By Beth Lawrence
Eighty thousand meals, 300,000 recipients, 25,000 volunteers in 50 states including Western North Carolina. That’s the impact that one organization has had since the beginning of the pandemic.
Now Lasagna Love is extending its reach to Jackson County, but they need volunteers and recipients to make that possible.
Lasagna Love came into being in the early stages of the COVID-19 pandemic when blogger “Good to Mama” wanted to help other mamas in her community.
“She and her toddler started making and delivering meals to families in her neighborhood who were struggling whether it was financially, emotionally or simply feeling overwhelmed,” said Kim De, co-regional chair of Lasagna Love WNC. “The organization has since grown into a national movement, with thousands of people all cooking and delivering to families in their communities.”
Their mission is straightforward – to feed families, spread kindness and strengthen communities. But the program does much more than spread cheer. It can mean the difference between a hardy meal or no dinner to a family that is struggling financially or a respite for an overwhelmed parent.
“It is to not only address the incredible rise in food insecurity among families but to also provide a simple act of love and kindness during a time full of uncertainty and stress,” De said. “Help doesn’t have to just be hunger. It can mean you are working extra hours and could use a meal cooked for you. Needing help means anything you need it to mean, no questions asked.”
The WNC chapter has 50 volunteers in Henderson, Madison, Cherokee, Haywood, Transylvania, Macon, Yancey, Mitchell and Avery counties. They already have a small presence in Jackson but are hoping to expand their reach by recruiting volunteers and meal recipients.
Volunteering doesn’t have to mean cooking. Helpers can cook as often as they want, deliver meals or donate money or supplies. Volunteers set their own schedules and delivery radius. The organization’s system matches a volunteer with a family based on their schedule and delivery preferences. Contactless delivery via a front porch drop-off or a meetup in a public place is encouraged. Volunteers will be given food safety training.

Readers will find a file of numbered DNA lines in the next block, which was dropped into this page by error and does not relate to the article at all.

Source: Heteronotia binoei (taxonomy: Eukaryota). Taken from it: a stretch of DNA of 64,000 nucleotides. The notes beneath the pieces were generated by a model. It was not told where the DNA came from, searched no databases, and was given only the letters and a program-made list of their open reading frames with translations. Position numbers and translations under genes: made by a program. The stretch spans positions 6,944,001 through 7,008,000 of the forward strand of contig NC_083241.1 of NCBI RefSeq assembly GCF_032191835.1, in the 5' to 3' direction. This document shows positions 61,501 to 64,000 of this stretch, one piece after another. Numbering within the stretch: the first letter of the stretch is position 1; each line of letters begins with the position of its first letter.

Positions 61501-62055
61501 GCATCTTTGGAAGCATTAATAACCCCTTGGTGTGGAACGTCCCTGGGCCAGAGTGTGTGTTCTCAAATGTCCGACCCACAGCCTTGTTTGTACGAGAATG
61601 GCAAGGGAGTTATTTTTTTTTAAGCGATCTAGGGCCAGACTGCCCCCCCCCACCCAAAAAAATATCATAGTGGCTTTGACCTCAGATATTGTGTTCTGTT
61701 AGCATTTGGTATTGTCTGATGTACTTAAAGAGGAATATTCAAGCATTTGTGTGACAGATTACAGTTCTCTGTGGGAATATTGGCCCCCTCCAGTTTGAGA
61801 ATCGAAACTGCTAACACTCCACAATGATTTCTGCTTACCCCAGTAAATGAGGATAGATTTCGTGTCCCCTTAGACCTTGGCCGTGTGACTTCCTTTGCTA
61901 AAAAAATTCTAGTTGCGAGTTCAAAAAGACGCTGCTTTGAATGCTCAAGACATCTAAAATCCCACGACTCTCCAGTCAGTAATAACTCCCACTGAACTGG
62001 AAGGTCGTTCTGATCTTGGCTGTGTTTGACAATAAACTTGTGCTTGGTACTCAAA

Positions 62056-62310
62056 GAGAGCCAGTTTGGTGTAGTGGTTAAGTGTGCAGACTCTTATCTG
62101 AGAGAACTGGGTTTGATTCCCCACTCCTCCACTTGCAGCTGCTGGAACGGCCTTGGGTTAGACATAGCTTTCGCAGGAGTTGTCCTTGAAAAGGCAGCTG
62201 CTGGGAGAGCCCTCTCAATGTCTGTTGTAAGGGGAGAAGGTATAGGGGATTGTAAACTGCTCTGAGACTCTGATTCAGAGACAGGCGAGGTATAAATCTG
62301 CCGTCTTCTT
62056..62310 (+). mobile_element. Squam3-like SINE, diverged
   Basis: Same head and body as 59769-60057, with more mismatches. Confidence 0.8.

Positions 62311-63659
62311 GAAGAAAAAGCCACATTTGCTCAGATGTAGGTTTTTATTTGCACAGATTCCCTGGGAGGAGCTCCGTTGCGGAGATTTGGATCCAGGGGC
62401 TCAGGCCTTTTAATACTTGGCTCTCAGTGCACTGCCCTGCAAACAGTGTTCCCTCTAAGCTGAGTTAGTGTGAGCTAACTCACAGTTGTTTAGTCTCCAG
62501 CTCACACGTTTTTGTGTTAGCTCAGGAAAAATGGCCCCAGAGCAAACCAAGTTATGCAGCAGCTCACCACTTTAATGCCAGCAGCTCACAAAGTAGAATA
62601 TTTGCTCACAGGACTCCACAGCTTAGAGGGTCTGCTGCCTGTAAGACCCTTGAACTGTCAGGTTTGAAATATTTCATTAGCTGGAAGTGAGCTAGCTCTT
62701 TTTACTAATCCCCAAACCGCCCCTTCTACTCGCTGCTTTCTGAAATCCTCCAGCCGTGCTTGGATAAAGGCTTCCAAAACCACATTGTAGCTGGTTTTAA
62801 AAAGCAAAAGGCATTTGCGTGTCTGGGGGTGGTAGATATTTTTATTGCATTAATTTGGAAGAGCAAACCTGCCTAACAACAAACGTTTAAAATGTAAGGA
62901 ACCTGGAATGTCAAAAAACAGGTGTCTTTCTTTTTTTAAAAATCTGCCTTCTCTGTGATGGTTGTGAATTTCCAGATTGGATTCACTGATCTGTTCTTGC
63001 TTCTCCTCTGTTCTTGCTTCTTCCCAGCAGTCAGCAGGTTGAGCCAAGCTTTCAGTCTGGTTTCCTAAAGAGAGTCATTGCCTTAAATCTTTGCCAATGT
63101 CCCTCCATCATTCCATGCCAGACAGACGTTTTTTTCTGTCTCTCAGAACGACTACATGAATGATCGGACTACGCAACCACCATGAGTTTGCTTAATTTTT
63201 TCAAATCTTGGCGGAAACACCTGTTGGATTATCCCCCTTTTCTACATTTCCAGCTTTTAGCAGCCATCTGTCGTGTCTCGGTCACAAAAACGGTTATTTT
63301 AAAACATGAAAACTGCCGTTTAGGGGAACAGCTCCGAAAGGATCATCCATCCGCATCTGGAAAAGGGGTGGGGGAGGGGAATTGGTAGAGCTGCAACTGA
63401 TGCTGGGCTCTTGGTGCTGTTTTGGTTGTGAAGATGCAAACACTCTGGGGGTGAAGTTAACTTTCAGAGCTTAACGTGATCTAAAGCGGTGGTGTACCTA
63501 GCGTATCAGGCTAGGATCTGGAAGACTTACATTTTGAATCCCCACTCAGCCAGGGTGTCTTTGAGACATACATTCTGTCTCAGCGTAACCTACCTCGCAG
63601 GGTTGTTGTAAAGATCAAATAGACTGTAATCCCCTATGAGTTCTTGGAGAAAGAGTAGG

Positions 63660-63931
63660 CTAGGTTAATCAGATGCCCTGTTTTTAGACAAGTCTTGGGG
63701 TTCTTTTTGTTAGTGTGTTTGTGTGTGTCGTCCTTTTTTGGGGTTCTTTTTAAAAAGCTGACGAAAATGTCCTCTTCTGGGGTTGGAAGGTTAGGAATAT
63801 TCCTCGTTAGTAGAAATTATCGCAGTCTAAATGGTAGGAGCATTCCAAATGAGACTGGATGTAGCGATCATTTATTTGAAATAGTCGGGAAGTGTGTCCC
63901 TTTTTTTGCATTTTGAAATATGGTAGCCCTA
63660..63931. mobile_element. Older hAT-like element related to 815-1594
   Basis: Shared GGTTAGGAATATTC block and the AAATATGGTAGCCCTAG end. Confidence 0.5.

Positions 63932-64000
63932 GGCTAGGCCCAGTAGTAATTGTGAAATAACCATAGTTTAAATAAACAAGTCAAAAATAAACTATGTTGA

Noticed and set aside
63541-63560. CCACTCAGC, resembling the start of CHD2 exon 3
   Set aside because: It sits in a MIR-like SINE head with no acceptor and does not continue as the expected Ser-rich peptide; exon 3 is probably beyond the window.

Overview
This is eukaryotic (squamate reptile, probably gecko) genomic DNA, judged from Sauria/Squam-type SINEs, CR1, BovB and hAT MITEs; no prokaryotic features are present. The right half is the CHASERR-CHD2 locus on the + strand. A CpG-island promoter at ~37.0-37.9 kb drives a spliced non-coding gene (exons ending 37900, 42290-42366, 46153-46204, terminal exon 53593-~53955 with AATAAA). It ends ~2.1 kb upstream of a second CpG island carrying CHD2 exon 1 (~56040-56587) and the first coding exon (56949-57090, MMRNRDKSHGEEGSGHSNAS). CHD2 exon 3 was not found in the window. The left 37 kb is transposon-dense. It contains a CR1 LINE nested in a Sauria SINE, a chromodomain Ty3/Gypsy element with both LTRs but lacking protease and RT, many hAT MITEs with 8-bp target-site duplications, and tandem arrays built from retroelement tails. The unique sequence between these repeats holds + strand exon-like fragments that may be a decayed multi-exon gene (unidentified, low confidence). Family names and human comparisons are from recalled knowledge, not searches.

Meals can be delivered hot, cold or prepped and ready to cook depending on what the volunteer and recipient choose together. Volunteers most commonly prepare a main dish, but they can provide salads, bread or other sides if they choose, and lasagna is not the only option.
“We encourage our volunteers to cook something that makes them comfortable, and discuss it with the recipient,” De said.
Grassroots efforts like this are important not only because they address needs, but they also build community, De said.
“It’s such an easy gesture, but it goes such a long way,” she said “There is so much need out there, and when you get involved with Lasagna Love, that becomes quite apparent. Most of us can’t relate to not being able to put food on the table, but there are so many Americans who can’t, so we’re doing our part to help those folks out.”